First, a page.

But that's the van-What about the actual gang? If they're not Hippies, than who are they? Comics and animation veteran Mark Evanier is on record saying the gang was based on the main cast of The Many Loves of Dobie Gillis, with Fred as Dobie, Daphne as Thalia, Velma as Zelda and Shaggy as Maynard. This would of course fit with the information we have from Ruby's and Spears' earliest brainstorming sessions with Fred Silverman. However, and with all due respect to Mark Evanier, who knows more about Hollywood and the cartoon business than I could ever hope to and who actually wrote for the show and ran its comic adaptation for a time, if this was the intention than, the way I see it Ruby and Spears pretty decisively missed the boat: The gang no more resemble the teens-by-committee of Dobie Gillis than they do the Hippies. No, the gang are something far different and far more interesting than either of those.
Let's take them one at a time, starting with our new star. Scooby-Doo (and this is his name, not Scoobert of the House of Doo or whatever, at least right now), as we know, was from the beginning written as a large, silly, cowardly Great Dane. However, as easily spooked as he is, the core of his character is that he'll always summon up the courage to do the right thing and help save the day in the end. He was, as it happens, modeled off of Bob Hope's various comedy performances in the “Road To...” films in which he starred alongside Bing Crosby. So Bob Hope then: Not other cartoon dogs or a calculated metaphor for drug culture or whatever, Bob Hope. Not exactly radical youth movement material there, but let's remember he was supposed to be a comedy relief supporting character and what we see now is what happens whenever comedy relief supporting characters are suddenly thrust into the spotlight and given the responsibility of carrying the whole show. Not much good, in other words.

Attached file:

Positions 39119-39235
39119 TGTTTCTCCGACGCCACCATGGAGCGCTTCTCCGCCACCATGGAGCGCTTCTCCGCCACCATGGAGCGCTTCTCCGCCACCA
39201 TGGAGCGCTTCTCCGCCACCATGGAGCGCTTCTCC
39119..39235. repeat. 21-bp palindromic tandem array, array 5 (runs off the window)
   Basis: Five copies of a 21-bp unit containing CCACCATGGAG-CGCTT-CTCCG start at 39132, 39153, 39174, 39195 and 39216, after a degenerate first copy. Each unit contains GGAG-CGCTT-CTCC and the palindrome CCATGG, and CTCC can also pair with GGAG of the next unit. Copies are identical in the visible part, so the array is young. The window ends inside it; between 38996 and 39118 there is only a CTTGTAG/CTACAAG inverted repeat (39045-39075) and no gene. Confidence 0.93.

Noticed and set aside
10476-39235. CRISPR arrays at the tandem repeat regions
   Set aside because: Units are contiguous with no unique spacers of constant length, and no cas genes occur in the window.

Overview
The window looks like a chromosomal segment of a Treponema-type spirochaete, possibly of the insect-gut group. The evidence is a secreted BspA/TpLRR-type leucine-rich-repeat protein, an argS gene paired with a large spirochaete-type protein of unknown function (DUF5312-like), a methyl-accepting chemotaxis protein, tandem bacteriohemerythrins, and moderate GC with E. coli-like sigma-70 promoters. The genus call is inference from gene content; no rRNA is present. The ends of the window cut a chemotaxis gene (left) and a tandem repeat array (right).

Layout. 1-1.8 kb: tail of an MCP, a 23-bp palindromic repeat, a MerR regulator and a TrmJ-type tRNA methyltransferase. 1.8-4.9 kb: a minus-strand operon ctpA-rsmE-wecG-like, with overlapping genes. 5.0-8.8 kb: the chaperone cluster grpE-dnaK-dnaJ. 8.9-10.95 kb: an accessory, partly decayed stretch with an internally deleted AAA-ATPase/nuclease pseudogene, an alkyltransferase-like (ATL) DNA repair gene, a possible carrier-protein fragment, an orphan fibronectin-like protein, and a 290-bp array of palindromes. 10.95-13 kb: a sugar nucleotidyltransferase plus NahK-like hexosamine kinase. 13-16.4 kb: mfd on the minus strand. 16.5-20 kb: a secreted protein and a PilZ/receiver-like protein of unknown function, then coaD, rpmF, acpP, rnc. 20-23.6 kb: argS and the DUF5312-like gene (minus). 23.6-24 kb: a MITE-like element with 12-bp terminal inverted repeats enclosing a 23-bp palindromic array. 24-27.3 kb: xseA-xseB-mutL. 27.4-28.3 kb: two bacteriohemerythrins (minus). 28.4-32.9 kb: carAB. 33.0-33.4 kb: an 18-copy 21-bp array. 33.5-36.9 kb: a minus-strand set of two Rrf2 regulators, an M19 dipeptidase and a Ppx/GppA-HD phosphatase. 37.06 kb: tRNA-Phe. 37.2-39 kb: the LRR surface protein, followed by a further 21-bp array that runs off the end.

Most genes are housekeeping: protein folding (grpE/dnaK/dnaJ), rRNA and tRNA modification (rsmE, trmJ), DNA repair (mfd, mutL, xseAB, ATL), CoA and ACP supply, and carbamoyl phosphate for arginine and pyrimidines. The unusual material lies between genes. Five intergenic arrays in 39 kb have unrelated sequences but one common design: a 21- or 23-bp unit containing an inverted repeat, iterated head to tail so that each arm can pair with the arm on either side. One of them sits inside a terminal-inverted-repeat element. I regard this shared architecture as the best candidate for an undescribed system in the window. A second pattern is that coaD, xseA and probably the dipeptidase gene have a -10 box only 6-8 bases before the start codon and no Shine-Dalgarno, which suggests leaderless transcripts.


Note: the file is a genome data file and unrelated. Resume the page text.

Actually, even though he's supposed to be based on Bob Hope, in practice, Scooby-Doo's narrative role seems to be more comparable to Lou Costello's in the Abbott and Costello movies: As of this writing I'd recently rewatched Abbott and Costello Meet Frankenstein and I was struck by how much Costello's character reminded me of Scooby-Doo. In fact, I'd go so far as to say the show would have handled its comedy a lot better and would have just been more effective overall if it had emphasized this more prominently. This is the biggest problem with Scooby-Doo, Where Are You! and the thing that regularly gets in the way of people taking it as seriously as I think it deserves to be taken: The comedy all too often feels every bit as shoehorned in and as forced as it actually was. Although Scooby-Doo was always meant to be funny, he was obviously only originally supposed to be a minor background character and his shtick has a tendency to wear very thin. Furthermore, the show's panicky need to shove humour at us all the time to appease its moral watchdogs has more destructive effects on the other characters. But Scooby's charming enough and because much of his initial characterization carries through he works (for now at any rate), so let's move on.